Zotero is a software tool for managing research materials. It holds and organizes citation data; PDFs, images, web snapshots, and other digital forms of source; and your notes and tags on those materials. It can also interface with your word processor to produce your citations in virtually any style you desire. Historians strongly prefer Chicago Note-style citation, but Zotero can also produce APA, MLA, AMA, Chicago Author-Date, and many others – and switch a project from one style to another, as well.
This guide is intended to help students in History to get started using the software in their writing.
To make Zotero work fully, you’ll need to install a few things on your computer, in this order:
- Either Chrome or Firefox as your web browser
- Either MS Word or LibreOffice as your word processor
- Zotero Standalone
- The Zotero plugin for your preferred browser (See point 1)
Below you’ll find two videos that walk you through the installation processes, which are generally quite painless.
Downloading and installing Zotero Standalone and the Chrome Browser extension:
Using Zotero for Gathering Research Materials
Zotero allows you to gather and store as much citation data is available about a resource you are investigating with one click of a web browser button. The software interfaces relatively well with almost all library catalogues and research databases, and with Google Books, Google Scholar, Amazon.com, and many more platforms. In platforms such as JStor, which hold content as well as citations, Zotero will even attempt automatically to append a PDF of the cited material directly to the citation. (It does not always work, but there are ways to do this by hand!)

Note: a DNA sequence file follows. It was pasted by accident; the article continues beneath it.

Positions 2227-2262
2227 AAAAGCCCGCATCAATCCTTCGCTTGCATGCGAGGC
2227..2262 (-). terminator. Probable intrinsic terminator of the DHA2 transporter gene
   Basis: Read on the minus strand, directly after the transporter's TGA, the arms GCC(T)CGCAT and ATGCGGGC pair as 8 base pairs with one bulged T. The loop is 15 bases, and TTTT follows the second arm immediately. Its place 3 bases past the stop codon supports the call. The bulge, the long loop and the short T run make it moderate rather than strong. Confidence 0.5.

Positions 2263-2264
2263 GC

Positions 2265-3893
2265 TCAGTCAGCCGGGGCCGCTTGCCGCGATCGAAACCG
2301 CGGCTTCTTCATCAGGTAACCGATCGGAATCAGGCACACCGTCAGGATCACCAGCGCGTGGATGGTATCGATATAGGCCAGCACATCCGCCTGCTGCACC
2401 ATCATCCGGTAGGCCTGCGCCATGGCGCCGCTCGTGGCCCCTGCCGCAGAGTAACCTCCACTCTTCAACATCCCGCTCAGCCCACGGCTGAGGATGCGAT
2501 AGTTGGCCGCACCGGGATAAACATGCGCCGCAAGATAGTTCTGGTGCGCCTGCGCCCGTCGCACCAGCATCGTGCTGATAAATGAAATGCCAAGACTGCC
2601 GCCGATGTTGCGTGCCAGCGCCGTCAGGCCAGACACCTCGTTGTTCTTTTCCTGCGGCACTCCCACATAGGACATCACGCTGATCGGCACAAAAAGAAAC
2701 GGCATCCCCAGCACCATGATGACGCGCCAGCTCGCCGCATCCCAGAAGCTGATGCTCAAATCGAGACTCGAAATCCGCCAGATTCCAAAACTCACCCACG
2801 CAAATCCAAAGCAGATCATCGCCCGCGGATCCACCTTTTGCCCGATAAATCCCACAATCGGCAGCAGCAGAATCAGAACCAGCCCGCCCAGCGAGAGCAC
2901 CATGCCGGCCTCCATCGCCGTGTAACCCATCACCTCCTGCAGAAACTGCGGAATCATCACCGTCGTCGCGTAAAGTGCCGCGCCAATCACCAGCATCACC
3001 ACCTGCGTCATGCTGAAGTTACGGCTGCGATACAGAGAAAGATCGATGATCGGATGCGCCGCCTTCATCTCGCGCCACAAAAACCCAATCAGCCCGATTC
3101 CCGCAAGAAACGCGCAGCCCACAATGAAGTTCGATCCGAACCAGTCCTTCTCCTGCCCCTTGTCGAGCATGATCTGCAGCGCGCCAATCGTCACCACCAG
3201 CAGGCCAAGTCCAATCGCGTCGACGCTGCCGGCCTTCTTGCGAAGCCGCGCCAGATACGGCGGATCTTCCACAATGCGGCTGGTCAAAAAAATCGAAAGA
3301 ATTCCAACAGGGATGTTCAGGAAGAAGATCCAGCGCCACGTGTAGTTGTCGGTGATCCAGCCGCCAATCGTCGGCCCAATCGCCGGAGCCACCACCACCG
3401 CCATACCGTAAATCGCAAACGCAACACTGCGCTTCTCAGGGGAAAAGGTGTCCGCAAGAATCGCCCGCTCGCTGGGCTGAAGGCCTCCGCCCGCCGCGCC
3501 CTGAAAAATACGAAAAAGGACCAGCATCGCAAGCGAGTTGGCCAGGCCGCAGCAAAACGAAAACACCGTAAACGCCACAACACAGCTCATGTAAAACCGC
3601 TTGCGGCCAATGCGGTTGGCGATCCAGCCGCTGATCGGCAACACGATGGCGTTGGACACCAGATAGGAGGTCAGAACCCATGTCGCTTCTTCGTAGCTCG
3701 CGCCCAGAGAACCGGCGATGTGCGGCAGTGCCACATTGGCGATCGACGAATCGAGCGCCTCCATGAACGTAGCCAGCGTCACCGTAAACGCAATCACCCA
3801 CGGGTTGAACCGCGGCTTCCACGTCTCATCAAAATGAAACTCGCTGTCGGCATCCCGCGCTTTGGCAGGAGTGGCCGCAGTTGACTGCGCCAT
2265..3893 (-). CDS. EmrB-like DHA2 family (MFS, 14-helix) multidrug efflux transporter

NOTE: This method of gathering information is only as trustworthy as the web site you are gathering data from. For this reason, a critical part of using Zotero is that you must always double-check every citation you gather for errors, typos, or missing information. If you take the time to check and correct citations as you gather them, the rest of your writing process will be much quicker, and far more professional!
For a demonstration on how to use Zotero to gather citations from library catalogues and databases, watch this video:
Sometimes, the material you need to cite will not be available from a digital database, but that’s ok! You can also enter it by hand. This video shows you how:
Here’s how to edit citations already imported, so that you can correct errors:
Using Zotero to Organize your Resources
Zotero allows you to organize the things you gather in a variety of ways. You can make folders containing only the sources you need for a given project or topic; you can add research materials to the citations; you can add your own notes and tags, as well. The following videos show you how.
Adding PDFs and other materials to your citations:
Adding notes about the research materials:
Using Zotero to Generate Citations and Bibliographies in Papers
Zotero is remarkably helpful in the process of generating citations and bibliographies. Again, all of these citations must be checked for accuracy, but assuming you’ve gathered clean data, you can also place accurate, correctly-formatted citations in your papers, in the style of your choice, with only a few clicks. Those functions are most easily found under the “Zotero” tab in your word processor. The following videos show you how:
To insert Chicago citations using Zotero, use the second method shown in this video! It’s the sensible, easy one:
To create a bibliography:
Changing Your Citation Style For Other Disciplines
In case you need a different style, here’s a video on how to use Zotero to flip from on citation style to another in a document you have already created.
What you find here is just the basics. For more information, here are two options:
1. The full documentation and support for Zotero.
2. YouTube is full of Zotero support videos, and a quick search using keywords related to your specific concern is likely to turn up a video that can help you!